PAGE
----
We’re way past the tipping point on social media

As Future Shop turns to social media to recruit 4,000 holiday staffers, the excuses for sitting on the sidelines are running out

By Todd Humber (todd.humber@thomsonreuters.com)

Think social media is a passing fad? You might get along well with those folks who thought the world was flat.

Because there’s no denying social media is mainstream and is here to stay. Further evidence of the fascination with Web 2.0 came on the weekend at the box office, as The Social Network — the move chronicling the story of Mark Zuckerberg and the founding of Facebook — dominated the box office, raking in US$23 million in North America. (And many critics are buzzing about it being a candidate for the best film of the year.)

Mark Zuckerberg, founder and CEO of Facebook, delivers a keynote address at the company's annual conference in San Francisco. (Photo: Kimberly White/Reuters)

Just look at the statistics around social networking: Facebook has more than 500 million active users. That’s a stunning figure. And they’re an engaged audience. More than 50 per cent of them log on to Facebook on any given day, and people spend more than 700 billion minutes per month on the website.

LinkedIn, which is more popular among the corporate crowd, has more than 80 million members.

Start digging through the web stats provided by Alexa, which tracks the 500 most popular websites in the world, and it doesn’t take long to see the impact of social media.

The number one website, not surprisingly, is Google. But Facebook is nipping at its heels in the number two spot. YouTube grabs the third spot. Then social media lets a few other search engines into the game, but reappears at number eight (blogger.com) and number nine (Twitter). Four of the top 10 websites in the world are social media related.

There’s a message coming through here loud and clear for employers. Just a couple of years ago, it might have been defensible not to have a social media strategy. But the tipping point is in the rearview mirror now.

Employers need to get on board the social media bandwagon. This is particularly the case for human resources. If we believe the numbers on demographics, almost every sector of the Canadian economy is going to experience worker shortages over the next decade.

It’s cliché, but young people preparing to enter the workforce are unbelievably plugged in to social media. Employers are picking up on this. One prime example is Future Shop. On Oct. 4, the electronics retailer announced it was hiring more than 4,000 seasonal associates for the holidays.

Not a surprise. Retailers typically bulk up on staff for the busy shopping season. But read the first line of the press release it put out announcing the recruitment drive.

“Future Shop is using a modern form of recruitment to hire more than 4,000 tech savvy seasonal associates by turning to social media channels such as Facebook and Twitter.”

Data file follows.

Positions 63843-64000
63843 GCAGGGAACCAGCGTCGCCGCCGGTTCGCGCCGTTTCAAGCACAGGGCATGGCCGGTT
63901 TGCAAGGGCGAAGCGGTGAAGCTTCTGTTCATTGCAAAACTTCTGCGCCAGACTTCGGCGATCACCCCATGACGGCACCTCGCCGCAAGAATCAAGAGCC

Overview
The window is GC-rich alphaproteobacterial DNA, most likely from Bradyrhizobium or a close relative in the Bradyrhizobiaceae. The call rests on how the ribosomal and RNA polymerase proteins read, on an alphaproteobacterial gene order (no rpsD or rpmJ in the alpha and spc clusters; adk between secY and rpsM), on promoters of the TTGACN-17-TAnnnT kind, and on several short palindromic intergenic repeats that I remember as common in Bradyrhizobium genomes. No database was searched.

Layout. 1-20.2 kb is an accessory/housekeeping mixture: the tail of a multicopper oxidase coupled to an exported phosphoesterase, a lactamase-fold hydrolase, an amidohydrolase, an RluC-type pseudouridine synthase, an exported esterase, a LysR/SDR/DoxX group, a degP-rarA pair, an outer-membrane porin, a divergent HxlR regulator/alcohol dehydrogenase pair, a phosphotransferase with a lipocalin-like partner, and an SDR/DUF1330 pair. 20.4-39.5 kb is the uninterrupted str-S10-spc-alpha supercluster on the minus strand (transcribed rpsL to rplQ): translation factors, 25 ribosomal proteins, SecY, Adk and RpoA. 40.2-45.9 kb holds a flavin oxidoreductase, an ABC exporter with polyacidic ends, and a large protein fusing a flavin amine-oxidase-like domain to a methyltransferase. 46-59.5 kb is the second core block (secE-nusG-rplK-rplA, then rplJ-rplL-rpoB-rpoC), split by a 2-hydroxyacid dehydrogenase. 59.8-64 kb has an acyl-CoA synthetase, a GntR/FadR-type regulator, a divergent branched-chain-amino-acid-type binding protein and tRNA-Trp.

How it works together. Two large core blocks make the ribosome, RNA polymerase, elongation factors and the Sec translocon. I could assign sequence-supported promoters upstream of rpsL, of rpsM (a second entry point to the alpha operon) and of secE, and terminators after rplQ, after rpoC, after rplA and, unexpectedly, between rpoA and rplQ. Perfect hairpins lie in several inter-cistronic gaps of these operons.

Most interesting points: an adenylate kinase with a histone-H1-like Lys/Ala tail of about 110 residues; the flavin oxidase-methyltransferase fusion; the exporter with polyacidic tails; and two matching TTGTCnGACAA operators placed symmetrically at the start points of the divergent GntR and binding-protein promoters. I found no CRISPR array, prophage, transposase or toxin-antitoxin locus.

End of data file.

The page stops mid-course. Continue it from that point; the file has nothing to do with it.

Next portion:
Chris Taylor, the company’s vice-president of HR, said going beyond traditional job postings made a lot of sense.

“We recognize that most of our customers and associates are social media savvy, so what better way to recruit them through channels they frequently use,” he said.

In Future Shop’s case, the decision was a no-brainer, given the nature of its products and the skills its employees’ need.

But it should be a no brainer for every organization, regardless of the sector it’s in or the products and services it offers. You can post current job openings, build the employer brand by blogging about employee events and “tweet” about everything the organization is doing to be a responsible corporate citizen.

The cost is minimal (accounts are free to setup, and require a minimal amount of employee time to keep updated) and the benefits are countless. The return on investment, for the number crunchers out there, would be off the charts. So jump in, and we’ll see you online.

For more information on how to use social media for recruiting and other HR purposes, visit www.hrreporter.com and enter “social media” as a search term.

Todd Humber is the managing editor of Canadian HR Reporter, the national journal of human resources management. For more information, visit www.hrreporter.com.

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2 Responses to “We’re way past the tipping point on social media”


  1. 1 autom October 4, 2010 at 1:49 pm

    Thanks for the post, Todd. it would be interesting to see just how quickly Canadian organizations catch up by year end (i.e., an infographic on the stats). one would think the majority of multinational companies in the B2C sector would have adopted, not just for recruitment purposes but also for brand promotion/management, client engagement/relations etc. and the B2B sector is quickly catching on with hyper targeted approaches to using social media

    i would however be cautious around the notion of just how “easy and free” it is to layer on a social media component to one’s overall marketing/communications. It’s true the majority of the tools and channels are free and it doesn’t necessarily take an army of employees to maintain social media campaigns. But those who are charged with doing the hands-on work must be involved and participate regularly and consistently.. beyond the proverbial “it’s all about the online conversation” but also monitoring the evolution of social media and web technology overall to be able to anticipate trends, manage expectations and determine exactly where and what to measure in terms of ROI — which continues to be a highly debated aspect of social media’s application to business

    Thanks again for the post! autom


  1. 1 Tweets that mention We’re way past the tipping point on social media « -- Topsy.com Trackback on October 4, 2010 at 2:07 pm

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